Financial Planning For The DIYer: Can You Do This Yourself?

Anyone with more than eleven minutes of experience in financial services—or, likely, any service position—has been asked this question: why do I need you?

The short answer is you don’t. But that doesn’t mean that using a financial advisor is not a good idea.

What can I do myself?

The reality is you can create every aspect of a financial plan yourself. If you’re a do-it-yourselfer and you’d like to do this, there’s nothing in financial planning that can’t be done on your own.

If you have the time, interest, and knowledge (or a talent for precision Googling), you can build a financial plan that will look similar to one drafted by a professional. There are tools and platforms available that make this possible, or even simple, to do on your own.

Have you ever built a deck?

Let’s look at this outside of the financial lens. Say you wanted to build a deck behind your house. There are different courses of action you could follow to get it done.

If you’re handy with a toolbox and have time to spare, you could find tutorials or YouTube videos and build the deck with your own two hands.

Maybe you’re not great with a hammer but you want to be in control of the process. You can determine exactly which types of services you’ll need to build the deck—a lumber supplier, a builder, a painter, a surveyor—and hire each professional and oversee the job is done to your liking.

Or, if you’re busy focusing on other things, you can hire a general contractor and trust that he or she will make sure each step of the project is completed and that the final product is up to your specifications.

Financial planning can be the same way.

Fully DIY

For the person with the time and commitment to build out their financial plan from start to finish, there are programs and online tools that will allow you to do so.

Robo-advisors are also good tools to help you allocate basic investments and start creating your portfolio.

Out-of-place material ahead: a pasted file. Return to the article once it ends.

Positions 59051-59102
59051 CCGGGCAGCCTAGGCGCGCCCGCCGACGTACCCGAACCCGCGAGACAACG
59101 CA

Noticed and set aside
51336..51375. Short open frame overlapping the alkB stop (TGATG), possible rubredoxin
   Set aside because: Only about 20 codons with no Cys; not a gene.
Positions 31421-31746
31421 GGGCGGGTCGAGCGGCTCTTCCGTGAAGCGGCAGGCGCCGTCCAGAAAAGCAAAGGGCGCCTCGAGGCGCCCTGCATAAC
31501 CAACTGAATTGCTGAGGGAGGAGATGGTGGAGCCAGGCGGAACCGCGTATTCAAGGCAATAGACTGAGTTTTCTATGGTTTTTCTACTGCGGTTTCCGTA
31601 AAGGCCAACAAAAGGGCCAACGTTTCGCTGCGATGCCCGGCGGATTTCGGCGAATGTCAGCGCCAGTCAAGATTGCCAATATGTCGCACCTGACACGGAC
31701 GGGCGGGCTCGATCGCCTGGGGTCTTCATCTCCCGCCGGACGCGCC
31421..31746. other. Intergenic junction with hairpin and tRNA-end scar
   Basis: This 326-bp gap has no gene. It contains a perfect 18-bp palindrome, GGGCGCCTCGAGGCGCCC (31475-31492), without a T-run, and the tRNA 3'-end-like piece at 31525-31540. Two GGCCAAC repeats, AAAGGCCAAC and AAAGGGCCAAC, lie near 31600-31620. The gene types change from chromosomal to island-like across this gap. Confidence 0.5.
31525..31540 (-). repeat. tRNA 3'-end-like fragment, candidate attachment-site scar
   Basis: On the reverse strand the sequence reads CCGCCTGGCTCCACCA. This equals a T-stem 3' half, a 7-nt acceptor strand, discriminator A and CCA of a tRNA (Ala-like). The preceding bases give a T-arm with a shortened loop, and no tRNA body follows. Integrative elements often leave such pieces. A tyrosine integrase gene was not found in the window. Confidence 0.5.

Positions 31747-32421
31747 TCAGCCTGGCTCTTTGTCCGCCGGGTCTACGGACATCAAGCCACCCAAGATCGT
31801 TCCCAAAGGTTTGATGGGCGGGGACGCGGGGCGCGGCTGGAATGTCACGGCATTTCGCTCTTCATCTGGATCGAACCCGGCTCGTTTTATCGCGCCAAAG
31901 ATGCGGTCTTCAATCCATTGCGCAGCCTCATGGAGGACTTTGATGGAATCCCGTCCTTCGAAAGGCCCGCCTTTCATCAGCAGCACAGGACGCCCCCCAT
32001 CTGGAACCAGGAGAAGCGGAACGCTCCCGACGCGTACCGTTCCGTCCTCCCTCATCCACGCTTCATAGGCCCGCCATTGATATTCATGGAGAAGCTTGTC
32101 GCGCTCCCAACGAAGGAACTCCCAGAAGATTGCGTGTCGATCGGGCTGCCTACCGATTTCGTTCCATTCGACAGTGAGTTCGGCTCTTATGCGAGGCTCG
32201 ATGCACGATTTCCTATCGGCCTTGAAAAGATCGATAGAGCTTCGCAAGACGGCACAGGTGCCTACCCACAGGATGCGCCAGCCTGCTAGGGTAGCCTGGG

You can file your own taxes, track your own expenses, manage your own risk and work towards your financial goals in your own way.

Being Your Own Contractor

For those who don’t want to be completely alone but still want to handle a lot of the job, you can oversee your own planning and bring in professionals when needed.

Maybe you bring in a CPA at tax time and find your own estate attorney to draft your power of attorney documents. You can monitor your own portfolio and investments, be in control of where each dollar in your account goes and only seek help when absolutely necessary.

Bringing in the General Contractor

People are busy with families and jobs and hobbies. They don’t always have time or interest to dedicate to quarterbacking their financial plan. That’s when a financial advisor can take the role of the general contractor.

While you still have the final say on what you want to do with your assets, you don’t have to worry about the day-to-day maintenance of your accounts or the tasks required to keep you moving towards your goals.

A Certified Financial Planner™ practitioner takes on those responsibilities, and coordinates with other specialists—the CPAs, estate attorneys, mortgage brokers, insurance agents and others—to make sure that your plan is cohesive and in line with your goals and timelines.

The added benefit

I’ve always maintained that the math is the easy part of this job. Anyone can do it, and there’s no reason you can’t do it yourself if you’re handy with a calculator and have the right formulas.

What a spreadsheet cannot offer you is an accountability partner—someone who keeps you on track, cheers you on and makes sure that deadlines are being met and goals are being reached.

We’ve all built a beautiful budget and then let it gather dust in our desk drawer, just like we’ve all started a diet and given it up upon the first whiff of fresh baked cookies. Having an accountability partner keeps you moving towards your finish line, no matter where or when it may be.

Perhaps most importantly, a financial advisor will talk you through decisions objectively when you may want to react with emotion. We’ve all been watching the stock market drop and prices increase, and we’re all experiencing the stress and anxiety that comes with it. But in my three decades of experience in this industry, the biggest mistakes I’ve seen people make come from acting out of emotion rather than logic.

The lesson:

Since your childhood, you’ve been told that you can do whatever you want to do in this world. The key there is want.

If you want to handle your financial planning, you can with enough time and research. But if you don’t want to do it yourself, bringing in an accountability partner to guide you through the process, keep you on track, and handle the day-to-day tasks can be a less stressful way to reach your financial goals.

Source: Financial Planning For The DIYer: Can You Do This Yourself? – Forbes

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